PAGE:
Wellington is also a world leader in screen and digital technology and is home to 60% of all film post production businesses in New Zealand, earning nine of every 10 export dollars generated by New Zealand in this sector.

Technological innovation in areas such as digital games and software development is taking Wellington’s reputation as a world player well beyond the silver screen and into broad areas of the information media and communications sector.


Prime grade office vacancy within Wellington sits at multi-year lows which has resulted in a raft of new development and large-scale refurbishment projects getting the green light. A number of new office developments targeted at the private sector are underway or in the pipeline. 

A new 10,000m2 office and retail building is to be developed on the CBD’s waterfront adjacent to the Waterloo Quay apartments by Willis Bond & Co. Designed by Athfield Architects, the building will comprise four office levels, each with a net lettable area of 2,200m2–2,400m2, above a ground floor of retail and public spaces and basement car parking. Willis Bond says the design responds to increasing demand from businesses for well located office buildings with large, flexible floor areas which enable them to maximise operational efficiencies. Approximately 75% of the office area is already leased ahead of project commencement.

Deloitte and IAG New Zealand will be taking approximately half of the space in a new $80 million 14-level office building on the former BP House site at 20 Customhouse Quay. A joint venture partnership between Wilton Capital and Auckland-based Newcrest Group is developing the new 5 Green Star 15,000m² building which will have 1,280m² floors and is expected to be finished in September 2017.

The Wellington Company is also about to start work on a 7,000m2 office development for Xero on the corner of Taranaki and Wakefield Streets in Te Aro. The $35 million project will be a redevelopment of the former 1920s’ built Manthel Motors building whose heritage-listed façade will be incorporated into a new 5-level steel-framed office building to be leased by Xero for 12 years. In a first for Wellington, the floors above the existing building will be sheathed by a semi-transparent outer skin fabric called Stamisol.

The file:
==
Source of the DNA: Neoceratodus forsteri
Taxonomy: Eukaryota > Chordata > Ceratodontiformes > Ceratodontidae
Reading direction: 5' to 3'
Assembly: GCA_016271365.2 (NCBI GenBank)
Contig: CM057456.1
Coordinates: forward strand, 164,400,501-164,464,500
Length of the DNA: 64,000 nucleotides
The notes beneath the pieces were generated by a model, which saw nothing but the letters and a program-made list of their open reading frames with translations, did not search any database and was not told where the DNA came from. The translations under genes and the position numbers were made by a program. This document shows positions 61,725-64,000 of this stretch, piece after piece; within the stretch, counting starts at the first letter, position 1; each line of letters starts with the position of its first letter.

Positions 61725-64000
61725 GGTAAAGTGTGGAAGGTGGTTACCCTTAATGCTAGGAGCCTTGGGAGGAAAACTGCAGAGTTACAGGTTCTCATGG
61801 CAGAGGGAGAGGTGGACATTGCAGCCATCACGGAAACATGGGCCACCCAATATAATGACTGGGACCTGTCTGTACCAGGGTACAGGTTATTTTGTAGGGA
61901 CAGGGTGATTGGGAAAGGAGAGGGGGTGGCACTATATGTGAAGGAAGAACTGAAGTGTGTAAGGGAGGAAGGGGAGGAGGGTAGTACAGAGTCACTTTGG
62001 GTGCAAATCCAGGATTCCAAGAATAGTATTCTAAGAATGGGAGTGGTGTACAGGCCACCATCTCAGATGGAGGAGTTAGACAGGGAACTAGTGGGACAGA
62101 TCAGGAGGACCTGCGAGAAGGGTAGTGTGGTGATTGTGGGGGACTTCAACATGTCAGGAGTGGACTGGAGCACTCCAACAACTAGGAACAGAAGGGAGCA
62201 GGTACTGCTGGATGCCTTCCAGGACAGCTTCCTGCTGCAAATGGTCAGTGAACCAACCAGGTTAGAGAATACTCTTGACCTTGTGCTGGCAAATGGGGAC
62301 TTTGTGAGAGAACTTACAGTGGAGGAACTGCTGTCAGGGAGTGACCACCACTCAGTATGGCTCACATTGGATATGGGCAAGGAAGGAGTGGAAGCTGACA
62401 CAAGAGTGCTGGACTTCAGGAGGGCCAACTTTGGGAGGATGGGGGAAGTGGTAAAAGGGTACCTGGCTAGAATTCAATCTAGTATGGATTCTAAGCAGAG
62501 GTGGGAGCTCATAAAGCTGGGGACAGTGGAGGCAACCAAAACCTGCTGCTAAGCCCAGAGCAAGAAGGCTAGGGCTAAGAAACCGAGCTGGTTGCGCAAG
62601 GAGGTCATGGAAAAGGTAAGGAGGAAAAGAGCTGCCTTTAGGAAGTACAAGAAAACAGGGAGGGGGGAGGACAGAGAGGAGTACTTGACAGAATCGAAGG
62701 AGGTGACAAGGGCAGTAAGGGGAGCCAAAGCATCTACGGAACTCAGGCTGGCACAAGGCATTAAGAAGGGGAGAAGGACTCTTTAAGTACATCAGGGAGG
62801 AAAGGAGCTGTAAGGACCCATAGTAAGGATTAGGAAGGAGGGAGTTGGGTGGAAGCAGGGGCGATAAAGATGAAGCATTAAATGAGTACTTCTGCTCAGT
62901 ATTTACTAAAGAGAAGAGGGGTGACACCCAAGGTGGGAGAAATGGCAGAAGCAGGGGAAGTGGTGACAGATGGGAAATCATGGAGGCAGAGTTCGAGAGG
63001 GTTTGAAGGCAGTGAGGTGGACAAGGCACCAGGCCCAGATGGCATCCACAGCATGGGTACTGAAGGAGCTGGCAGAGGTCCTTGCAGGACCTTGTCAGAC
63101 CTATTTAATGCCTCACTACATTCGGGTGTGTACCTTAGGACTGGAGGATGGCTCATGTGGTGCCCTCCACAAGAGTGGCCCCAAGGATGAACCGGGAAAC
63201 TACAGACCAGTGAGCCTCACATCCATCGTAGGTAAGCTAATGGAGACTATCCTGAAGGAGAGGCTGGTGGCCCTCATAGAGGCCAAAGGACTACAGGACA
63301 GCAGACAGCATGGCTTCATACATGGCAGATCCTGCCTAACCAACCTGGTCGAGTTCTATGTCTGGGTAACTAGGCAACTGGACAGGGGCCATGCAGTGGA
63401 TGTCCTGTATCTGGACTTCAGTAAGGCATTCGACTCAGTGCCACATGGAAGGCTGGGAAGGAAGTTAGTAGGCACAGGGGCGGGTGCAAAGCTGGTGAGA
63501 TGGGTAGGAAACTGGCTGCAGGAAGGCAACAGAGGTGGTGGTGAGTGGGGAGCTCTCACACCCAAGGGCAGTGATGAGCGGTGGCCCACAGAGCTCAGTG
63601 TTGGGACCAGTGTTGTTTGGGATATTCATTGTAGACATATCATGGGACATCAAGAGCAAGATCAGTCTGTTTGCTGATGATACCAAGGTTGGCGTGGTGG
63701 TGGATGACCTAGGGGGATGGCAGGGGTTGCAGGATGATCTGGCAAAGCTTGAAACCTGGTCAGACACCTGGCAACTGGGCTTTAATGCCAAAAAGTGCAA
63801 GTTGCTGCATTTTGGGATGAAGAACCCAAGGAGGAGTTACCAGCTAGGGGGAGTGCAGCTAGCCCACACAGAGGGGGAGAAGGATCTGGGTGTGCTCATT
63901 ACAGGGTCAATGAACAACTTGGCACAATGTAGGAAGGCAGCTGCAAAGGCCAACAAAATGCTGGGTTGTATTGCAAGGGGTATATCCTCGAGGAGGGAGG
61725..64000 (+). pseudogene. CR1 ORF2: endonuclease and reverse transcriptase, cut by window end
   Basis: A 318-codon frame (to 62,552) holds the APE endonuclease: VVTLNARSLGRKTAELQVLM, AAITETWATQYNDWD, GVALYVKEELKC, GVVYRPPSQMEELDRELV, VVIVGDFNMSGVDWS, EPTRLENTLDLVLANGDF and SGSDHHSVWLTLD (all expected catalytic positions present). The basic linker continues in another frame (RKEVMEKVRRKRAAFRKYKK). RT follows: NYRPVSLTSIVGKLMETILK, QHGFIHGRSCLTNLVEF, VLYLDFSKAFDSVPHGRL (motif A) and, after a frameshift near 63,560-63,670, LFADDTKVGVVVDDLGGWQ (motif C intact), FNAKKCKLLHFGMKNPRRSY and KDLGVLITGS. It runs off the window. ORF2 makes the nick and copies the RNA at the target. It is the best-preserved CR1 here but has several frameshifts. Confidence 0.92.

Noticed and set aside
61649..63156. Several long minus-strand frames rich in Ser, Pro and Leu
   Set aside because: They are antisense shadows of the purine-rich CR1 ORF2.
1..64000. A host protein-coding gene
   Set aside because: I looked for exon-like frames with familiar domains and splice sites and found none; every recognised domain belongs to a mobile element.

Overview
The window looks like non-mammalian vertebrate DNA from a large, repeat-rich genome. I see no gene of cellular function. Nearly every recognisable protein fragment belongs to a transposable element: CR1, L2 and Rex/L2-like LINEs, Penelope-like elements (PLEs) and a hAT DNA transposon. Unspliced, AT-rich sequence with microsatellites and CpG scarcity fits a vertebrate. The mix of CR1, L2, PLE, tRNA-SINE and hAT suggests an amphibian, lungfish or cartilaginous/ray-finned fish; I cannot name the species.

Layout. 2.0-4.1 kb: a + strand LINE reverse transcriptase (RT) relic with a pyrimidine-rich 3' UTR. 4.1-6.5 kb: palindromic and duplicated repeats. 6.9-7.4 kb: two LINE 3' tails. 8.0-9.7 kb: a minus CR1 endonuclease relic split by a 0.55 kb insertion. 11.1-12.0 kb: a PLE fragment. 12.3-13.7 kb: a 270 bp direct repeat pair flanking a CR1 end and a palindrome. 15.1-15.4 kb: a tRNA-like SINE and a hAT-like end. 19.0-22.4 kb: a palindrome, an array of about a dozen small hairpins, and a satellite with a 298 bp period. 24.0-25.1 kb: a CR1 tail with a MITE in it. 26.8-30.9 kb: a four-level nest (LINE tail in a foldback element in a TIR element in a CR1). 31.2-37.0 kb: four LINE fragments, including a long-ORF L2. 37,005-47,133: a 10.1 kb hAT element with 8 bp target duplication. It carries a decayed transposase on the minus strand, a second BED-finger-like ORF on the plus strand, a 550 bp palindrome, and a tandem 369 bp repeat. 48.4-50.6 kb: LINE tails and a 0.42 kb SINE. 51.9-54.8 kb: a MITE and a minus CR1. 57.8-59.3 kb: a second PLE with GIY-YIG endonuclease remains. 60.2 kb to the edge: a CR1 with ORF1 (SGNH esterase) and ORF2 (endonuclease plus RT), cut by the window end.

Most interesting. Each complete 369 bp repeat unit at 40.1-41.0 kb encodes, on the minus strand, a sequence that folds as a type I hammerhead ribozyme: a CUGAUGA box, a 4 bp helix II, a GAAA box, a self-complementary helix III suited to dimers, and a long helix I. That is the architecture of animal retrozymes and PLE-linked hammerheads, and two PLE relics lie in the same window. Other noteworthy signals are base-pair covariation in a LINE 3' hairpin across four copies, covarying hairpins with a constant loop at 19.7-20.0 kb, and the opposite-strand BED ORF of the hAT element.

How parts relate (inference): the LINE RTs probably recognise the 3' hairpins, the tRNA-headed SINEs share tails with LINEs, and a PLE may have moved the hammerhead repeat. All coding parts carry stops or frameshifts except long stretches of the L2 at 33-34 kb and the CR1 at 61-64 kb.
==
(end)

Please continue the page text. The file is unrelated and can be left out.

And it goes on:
A number of other major developments and refurbishments are underway for government agencies. These include:

  • Kiwi Property’s $72 million part rebuildand refurbishment of the formerUnisys House at 56 The Terrace, withthe Ministry of Social Developmentto commence an 18-year lease over24,255m² in August 2016.
  • The complete rebuild and expansionof the former William Clayton Building at the northern end of Molesworth Street in Thorndon, providing 15,500m² for the Ministry of Health on a 15-year lease scheduled to commence late next year.
  • A 12-storey office block at 33 BowenStreet undergoing a major refurbishment inpreparation for the Ministry of Education’srelocation of its head office. It has a 15-yearlease over 13,179m² vacated by MBIE.
  • A $20 million redevelopment andexpansion of the former DominionPost complex at 22 Boulcott Street forTranspower. The transformed premiseswill provide over 8,400m² of officeaccommodation with a scheduledoccupation date of September 2017.